University of Iowa alum sells Telepharm to $103 billion firm
Regents' Bruce Rastetter shareholder in sold company
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IOWA CITY — A University of Iowa graduate who quit his job four years ago to chase an idea of harnessing digital technology for rural pharmacies has sold his startup in what one investor called an “8-figure acquisition.”
Ohio-based Cardinal Health Inc., which bills itself as a $103 billion health care services company, acquired Roby Miller’s Telepharm in July, according to Courtney Tobin, a Cardinal spokeswoman. She said the company was not required to disclose the acquisition price.
Telepharm officials didn’t return calls.
“Cardinal Health will continue to expand the reach of telepharmacy services into additional states,” Tobin said in an email. “We’re only at the tip of the iceberg in terms of what is possible with telepharmacy and health care technology in general.”
The acquisition comes after Telepharm in 2014 closed a $2.5 million venture capital fundraising campaign led by Iowa Board of Regents President and agribusiness pioneer Bruce Rastetter; Adam Ingersoll, founder and principal with Compass Education Group; and philanthropist John Pappajohn, who has given away more than $100 million, including to major projects at the UI.
“Start-ups with a single founder who has never run a business before, moving into a market that doesn’t exist yet, with a difficult regulatory environment … odds of survival are close to zero,” Ingersoll recently wrote on social media. “Roby not only survived, but in just four years, he built a thriving business that was acquired last month in an 8-figure acquisition by Cardinal Health.”
Telepharm also has previously received backing from Built By Iowa, an equity fund created by Miller, Ingersoll and business executive Ravi Patel, and San Francisco-based Rock Health, a seed fund that supports digital health entrepreneurs.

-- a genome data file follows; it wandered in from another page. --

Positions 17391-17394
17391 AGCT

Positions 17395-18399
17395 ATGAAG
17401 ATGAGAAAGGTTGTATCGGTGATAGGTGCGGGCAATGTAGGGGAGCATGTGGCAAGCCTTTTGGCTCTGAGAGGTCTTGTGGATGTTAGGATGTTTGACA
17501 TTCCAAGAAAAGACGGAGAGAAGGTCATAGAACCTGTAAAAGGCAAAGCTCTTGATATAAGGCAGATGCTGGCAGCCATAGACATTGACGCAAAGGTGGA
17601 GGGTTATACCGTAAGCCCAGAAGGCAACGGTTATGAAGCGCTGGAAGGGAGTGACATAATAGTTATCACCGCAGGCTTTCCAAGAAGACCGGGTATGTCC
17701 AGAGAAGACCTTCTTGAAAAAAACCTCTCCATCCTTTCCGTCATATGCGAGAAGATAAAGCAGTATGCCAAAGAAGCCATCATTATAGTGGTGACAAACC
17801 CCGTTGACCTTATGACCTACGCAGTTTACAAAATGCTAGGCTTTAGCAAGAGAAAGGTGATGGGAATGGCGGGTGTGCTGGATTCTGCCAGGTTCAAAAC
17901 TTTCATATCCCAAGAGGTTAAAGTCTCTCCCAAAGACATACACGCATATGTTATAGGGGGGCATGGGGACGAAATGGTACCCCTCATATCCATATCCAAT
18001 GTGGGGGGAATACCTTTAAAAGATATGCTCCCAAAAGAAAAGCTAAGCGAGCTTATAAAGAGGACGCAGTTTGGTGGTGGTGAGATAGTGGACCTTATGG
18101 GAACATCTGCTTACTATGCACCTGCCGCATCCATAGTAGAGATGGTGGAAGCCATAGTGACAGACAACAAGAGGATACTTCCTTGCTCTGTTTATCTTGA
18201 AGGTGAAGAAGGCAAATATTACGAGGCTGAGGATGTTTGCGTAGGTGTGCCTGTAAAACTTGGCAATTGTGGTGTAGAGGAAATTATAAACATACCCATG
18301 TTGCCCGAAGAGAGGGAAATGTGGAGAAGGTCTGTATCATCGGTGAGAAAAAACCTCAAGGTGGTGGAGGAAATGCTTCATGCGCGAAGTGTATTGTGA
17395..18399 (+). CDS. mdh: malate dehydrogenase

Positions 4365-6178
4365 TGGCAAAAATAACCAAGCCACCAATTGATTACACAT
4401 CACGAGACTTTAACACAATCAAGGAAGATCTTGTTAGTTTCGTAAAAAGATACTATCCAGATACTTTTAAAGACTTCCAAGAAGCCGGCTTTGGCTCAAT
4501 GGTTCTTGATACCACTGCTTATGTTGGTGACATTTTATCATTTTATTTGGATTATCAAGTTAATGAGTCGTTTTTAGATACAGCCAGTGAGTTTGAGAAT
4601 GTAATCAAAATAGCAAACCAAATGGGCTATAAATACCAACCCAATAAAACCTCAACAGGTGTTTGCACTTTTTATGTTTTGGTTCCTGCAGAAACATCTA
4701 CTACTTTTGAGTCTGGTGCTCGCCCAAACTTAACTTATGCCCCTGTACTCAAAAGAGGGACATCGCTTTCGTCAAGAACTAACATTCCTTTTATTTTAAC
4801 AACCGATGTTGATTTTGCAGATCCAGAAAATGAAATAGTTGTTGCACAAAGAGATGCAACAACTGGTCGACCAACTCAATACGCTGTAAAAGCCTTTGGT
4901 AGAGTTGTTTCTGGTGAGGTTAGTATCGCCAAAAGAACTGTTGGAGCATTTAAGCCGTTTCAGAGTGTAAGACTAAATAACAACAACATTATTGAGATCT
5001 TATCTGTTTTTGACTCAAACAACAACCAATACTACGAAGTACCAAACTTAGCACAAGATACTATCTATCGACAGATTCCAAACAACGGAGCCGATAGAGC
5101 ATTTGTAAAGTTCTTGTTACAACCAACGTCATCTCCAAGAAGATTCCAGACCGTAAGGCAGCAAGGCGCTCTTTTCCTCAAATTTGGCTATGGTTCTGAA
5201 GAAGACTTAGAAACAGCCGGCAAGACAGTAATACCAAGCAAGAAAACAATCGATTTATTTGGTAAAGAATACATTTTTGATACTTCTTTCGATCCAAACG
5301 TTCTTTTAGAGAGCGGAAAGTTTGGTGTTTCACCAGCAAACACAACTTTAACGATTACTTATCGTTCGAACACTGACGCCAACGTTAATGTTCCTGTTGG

As it continued to grow, Telepharm partnered with UI Health Care on research aimed at providing technology to rural pharmacists enabling the virtual verification of medicine. Rastetter listed his Telepharm investment as a potential conflict of interest with the Board of Regents because of the UI connection.
“When he told us about this, it just made sense,” Rastetter said, according to a 2014 Telepharm blog post written by Miller. “This is a wonderful opportunity to invest in Iowa and rural America, and I couldn’t be more pleased to be a part of it.”
Telepharm’s technology enables patients to connect with any pharmacist from any location over a secure proprietary online platform.
Quitting his job at the Pearson education company, Miller started the venture after his family — which owned six rural pharmacies — had to close one of them because of rising costs and low patient population.
In his blog, Miller calls Telepharm an “economic game-changer for the pharmacy industry” in that it allows pharmacists in a central location to serve patients at off-site pharmacies, doctor’s offices, care facilities or even patient homes.
Last year, Telepharm acquired Custom Data Inc., which does business as Telepharmacy Concepts, and introduced Michael Busch as chairman of its board. Busch, according to a Telepharm news release, founded Medicine Shoppe International, which sold to Cardinal Health in 1995 for $360 million.
“It’s a great business model,” Busch said of Telepharm in the release. “The technology solution that Roby was able to develop is exactly what the industry needs.”
Asked about Busch’s role in the acquisition and history with Cardinal, spokeswoman Tobin said he was on the Telepharm board “prior to the acquisition.”
The Gazette reported last year that Telepharm operates more than 120 pharmacies in nine states. Gov. Terry Branstad in April signed a bill expected to ease the path for more telepharmacies by allowing their operation and establishing the Iowa Board of Pharmacy as the regulating agency.
Telepharm has estimated that 46 Iowa pharmacies closed from 2010 to 2012, impacting 220,000 people.